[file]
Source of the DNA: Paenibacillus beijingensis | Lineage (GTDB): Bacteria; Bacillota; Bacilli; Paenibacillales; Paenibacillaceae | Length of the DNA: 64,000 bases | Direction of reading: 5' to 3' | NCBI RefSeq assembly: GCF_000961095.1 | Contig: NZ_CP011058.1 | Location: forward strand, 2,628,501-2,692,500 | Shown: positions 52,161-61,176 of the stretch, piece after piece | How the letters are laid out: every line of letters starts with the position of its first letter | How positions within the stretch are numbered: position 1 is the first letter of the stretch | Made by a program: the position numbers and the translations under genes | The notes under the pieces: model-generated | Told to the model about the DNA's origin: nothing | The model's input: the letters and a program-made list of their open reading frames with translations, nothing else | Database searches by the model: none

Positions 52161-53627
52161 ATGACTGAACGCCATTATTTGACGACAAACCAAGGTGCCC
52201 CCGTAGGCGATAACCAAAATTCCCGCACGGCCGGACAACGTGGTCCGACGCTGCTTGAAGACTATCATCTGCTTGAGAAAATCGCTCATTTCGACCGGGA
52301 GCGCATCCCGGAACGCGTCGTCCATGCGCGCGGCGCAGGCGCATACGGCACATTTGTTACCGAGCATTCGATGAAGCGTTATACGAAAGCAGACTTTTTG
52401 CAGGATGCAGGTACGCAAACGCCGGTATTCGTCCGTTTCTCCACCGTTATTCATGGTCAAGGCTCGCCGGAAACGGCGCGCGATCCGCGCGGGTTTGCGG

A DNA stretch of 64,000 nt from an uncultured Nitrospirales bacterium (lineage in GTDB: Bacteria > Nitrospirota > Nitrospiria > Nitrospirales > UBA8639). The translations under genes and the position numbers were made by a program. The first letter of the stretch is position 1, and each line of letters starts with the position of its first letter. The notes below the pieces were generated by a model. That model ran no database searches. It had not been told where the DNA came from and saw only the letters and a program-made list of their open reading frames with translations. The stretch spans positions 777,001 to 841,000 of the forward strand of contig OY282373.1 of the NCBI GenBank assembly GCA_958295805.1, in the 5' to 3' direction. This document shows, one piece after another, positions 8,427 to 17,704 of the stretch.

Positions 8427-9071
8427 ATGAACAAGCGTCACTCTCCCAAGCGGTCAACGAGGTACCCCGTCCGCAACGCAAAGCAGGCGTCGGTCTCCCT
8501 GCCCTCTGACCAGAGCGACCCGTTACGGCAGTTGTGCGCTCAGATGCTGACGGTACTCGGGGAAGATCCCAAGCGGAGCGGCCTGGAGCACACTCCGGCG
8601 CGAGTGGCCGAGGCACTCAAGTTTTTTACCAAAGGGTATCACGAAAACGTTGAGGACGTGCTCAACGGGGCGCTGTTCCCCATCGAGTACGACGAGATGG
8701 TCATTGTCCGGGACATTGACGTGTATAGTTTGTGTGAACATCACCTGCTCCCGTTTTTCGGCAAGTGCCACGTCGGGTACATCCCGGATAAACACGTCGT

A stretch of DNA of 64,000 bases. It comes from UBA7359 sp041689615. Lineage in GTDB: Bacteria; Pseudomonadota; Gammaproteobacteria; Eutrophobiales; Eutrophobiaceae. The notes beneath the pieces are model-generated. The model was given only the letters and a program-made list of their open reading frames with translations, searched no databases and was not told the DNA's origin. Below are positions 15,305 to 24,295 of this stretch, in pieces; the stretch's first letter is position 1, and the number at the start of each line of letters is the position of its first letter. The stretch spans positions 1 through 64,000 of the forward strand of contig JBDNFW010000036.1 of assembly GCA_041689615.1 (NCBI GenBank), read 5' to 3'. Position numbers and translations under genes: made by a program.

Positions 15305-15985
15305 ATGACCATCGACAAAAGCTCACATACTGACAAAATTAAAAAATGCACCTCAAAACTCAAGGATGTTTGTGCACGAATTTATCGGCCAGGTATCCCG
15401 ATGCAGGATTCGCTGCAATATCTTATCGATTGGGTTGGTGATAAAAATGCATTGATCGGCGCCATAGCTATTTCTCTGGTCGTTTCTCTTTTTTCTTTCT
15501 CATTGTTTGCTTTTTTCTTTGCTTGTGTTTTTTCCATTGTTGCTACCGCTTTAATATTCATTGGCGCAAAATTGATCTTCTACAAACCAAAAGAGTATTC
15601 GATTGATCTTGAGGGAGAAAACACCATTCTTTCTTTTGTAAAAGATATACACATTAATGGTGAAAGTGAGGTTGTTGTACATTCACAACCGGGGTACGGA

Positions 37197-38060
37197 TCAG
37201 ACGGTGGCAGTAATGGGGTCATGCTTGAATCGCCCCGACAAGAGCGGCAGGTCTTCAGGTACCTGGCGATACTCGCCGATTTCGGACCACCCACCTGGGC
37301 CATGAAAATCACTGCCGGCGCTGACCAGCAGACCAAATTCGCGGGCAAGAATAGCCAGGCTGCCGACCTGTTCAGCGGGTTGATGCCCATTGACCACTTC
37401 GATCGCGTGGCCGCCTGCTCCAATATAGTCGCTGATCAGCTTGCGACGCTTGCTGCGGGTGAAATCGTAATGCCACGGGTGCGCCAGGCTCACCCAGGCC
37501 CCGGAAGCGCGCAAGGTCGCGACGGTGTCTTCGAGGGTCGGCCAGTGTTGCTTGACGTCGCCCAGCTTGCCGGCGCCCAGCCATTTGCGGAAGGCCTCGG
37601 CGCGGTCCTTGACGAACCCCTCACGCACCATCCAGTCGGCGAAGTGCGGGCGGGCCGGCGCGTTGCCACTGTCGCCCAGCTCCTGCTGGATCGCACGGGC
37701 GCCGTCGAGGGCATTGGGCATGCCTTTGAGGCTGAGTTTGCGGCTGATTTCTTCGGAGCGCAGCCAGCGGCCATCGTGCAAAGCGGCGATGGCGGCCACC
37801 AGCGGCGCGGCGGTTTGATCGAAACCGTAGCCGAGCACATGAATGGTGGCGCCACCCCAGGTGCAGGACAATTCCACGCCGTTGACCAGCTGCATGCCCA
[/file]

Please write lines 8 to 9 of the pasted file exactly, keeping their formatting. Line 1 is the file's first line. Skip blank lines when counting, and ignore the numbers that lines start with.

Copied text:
Positions 8427-9071
8427 ATGAACAAGCGTCACTCTCCCAAGCGGTCAACGAGGTACCCCGTCCGCAACGCAAAGCAGGCGTCGGTCTCCCT